As the global community commemorates the World Water Day, Water Citizens Network has identified water privatisation as the singular most potent threat to achieving the human right to water on the African continent.
The Network observed that water sector privatisations including those backed by the World Bank, continue to threaten poor households and public health in general in Africa, and will make it impossible for the continent to meet the Sustainable Development Goal 6 which advocates for availability and sustainable management of water and sanitation for all by year 2030. At its core, privatisation shifts the emphasis of water management to maximise profit for private investors, rather than ensuring universal access for all people, especially low-income people. This fundamental disconnect has been exposed by community groups, labor leaders, and even UN experts.
The Water Citizens Network cited numerous examples of water privatisations on the continent that have gone awry and ongoing plans that portend danger ahead. In Ghana, for instance, the World Bank-backed privatisation was rejected wholeheartedly by civil society and labour groups, leading to a momentous de-privatisation in recent years. In Nigeria local activists continue to stave off a World Bank-promoted Public Private Partnership (PPP) model of water privatisation. The Cameroonian government recently pulled out of a failed privatisation arrangement involving the water utility company but may now be considering embarking on another privatisation arrangement using the guise of lack of public financing for the water utility company. Privatisation threat also looms large in virtually every corner of the continent, including in Gabon, Kenya, and Uganda.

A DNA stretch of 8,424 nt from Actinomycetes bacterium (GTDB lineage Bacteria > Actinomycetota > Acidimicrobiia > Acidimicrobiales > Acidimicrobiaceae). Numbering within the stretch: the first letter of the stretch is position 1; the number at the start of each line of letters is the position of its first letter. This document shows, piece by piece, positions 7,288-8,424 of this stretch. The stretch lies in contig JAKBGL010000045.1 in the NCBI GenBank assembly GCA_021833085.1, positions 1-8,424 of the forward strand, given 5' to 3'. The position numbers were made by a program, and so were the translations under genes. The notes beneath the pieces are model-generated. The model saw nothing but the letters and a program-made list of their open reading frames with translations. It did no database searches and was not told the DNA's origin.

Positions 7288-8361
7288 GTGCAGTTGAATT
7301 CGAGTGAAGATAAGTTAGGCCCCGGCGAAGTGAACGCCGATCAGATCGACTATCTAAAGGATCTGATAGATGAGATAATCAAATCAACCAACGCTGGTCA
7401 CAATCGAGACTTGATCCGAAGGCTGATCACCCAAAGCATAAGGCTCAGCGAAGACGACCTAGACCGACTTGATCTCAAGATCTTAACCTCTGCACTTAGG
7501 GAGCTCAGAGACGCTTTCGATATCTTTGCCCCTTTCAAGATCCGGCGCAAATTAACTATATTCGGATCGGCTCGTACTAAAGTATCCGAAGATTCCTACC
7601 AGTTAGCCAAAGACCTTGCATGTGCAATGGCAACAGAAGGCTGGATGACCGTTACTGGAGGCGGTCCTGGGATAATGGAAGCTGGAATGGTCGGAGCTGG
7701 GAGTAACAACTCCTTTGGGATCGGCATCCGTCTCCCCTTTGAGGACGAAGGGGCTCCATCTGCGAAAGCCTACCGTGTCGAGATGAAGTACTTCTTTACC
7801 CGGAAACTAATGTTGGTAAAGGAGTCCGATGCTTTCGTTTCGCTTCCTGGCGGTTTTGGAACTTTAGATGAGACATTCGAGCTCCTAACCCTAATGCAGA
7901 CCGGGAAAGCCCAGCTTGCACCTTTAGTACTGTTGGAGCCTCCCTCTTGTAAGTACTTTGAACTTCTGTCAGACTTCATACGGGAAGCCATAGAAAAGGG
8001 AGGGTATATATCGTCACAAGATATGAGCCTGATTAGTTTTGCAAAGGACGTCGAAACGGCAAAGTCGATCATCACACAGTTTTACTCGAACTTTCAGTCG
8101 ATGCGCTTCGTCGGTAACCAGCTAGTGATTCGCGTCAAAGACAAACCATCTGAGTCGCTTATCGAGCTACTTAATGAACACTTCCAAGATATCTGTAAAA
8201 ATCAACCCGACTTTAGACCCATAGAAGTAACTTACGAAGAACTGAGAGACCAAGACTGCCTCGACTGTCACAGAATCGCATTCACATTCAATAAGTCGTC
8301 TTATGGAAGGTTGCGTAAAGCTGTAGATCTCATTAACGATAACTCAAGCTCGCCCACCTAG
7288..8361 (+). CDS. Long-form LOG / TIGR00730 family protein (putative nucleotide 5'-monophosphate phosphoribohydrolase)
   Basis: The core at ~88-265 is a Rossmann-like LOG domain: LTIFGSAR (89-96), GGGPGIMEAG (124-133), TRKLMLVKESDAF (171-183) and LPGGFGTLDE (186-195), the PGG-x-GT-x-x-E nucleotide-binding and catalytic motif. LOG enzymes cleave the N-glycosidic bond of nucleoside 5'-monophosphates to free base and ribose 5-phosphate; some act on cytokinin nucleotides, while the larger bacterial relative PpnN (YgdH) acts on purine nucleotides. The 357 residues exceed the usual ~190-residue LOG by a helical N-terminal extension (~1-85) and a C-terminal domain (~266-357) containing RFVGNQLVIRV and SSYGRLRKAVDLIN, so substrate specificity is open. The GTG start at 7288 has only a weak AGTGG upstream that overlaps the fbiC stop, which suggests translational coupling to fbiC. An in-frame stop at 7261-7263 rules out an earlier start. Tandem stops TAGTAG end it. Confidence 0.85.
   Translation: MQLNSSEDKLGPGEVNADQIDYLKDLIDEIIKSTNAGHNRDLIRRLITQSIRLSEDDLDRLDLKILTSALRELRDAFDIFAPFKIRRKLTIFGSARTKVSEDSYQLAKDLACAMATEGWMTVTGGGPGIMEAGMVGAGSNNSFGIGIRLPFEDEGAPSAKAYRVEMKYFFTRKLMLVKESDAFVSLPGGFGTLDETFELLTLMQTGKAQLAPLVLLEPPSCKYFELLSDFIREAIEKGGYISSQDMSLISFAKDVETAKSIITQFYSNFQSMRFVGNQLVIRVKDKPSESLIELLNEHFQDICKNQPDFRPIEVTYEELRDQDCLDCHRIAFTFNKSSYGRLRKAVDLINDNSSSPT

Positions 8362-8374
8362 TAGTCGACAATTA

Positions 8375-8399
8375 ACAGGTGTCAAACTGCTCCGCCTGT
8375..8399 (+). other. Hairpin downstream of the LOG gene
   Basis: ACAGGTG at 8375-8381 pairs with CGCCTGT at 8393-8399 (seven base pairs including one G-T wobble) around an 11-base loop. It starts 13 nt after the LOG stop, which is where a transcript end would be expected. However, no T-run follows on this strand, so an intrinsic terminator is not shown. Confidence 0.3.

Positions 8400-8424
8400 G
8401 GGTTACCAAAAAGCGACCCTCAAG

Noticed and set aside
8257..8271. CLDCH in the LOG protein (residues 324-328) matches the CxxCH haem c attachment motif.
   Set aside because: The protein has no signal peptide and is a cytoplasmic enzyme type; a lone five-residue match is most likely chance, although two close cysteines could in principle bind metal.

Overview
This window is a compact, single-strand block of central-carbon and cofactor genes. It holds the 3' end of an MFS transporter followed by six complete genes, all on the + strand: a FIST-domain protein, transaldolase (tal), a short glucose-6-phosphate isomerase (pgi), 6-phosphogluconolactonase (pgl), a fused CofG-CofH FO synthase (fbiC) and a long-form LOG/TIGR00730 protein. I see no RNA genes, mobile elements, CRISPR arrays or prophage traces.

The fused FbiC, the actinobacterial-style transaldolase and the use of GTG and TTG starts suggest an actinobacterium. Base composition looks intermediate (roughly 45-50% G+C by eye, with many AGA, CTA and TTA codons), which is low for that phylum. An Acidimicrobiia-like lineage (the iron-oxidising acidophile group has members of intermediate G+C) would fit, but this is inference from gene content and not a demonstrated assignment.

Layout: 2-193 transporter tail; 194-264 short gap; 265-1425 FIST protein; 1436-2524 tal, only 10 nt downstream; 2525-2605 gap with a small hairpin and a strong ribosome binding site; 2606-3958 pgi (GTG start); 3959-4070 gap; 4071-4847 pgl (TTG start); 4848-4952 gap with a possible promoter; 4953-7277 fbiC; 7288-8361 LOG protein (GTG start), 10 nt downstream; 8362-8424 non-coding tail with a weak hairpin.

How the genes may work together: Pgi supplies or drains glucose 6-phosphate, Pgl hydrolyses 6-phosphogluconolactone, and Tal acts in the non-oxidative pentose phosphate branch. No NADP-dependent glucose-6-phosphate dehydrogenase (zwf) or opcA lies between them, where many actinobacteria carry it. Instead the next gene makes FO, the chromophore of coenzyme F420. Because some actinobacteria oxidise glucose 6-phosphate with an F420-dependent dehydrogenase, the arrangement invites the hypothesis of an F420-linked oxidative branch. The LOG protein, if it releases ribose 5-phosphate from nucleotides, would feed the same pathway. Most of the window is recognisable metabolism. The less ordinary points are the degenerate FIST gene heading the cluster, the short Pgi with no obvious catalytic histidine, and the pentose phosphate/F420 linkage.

Leonard Shang-Quartey, Coordinator of the Network said:
“The theme of the World Water Day commemoration should motivate African governments to take action. It is a reminder that the issue of governance is central to guaranteeing universal access to water. They must therefore reject water privatisation in all its forms and prioritize sustained public funding in the sector to meet people’s water needs”.
The World Water Day has been celebrated since 1993. The commemoration raises awareness about the 2.2 billion people living without access to safe water and sanitation. The theme of the 2021 commemoration, Value Water, addresses issues of environmental, social, and cultural value that people place on water.
On the African continent water is sacred. In households, schools and workplaces, water relates to health, hygiene, dignity, and productivity. In cultural and religious places, it is the connection with creation, community, and oneself. In natural spaces, water can mean peace, harmony, and preservation.
People across the continent and around the world have been leading a movement to confront water privatisation for the danger it poses, and instead advance proven public sector solutions to the water crisis.
Source: Modern Ghana
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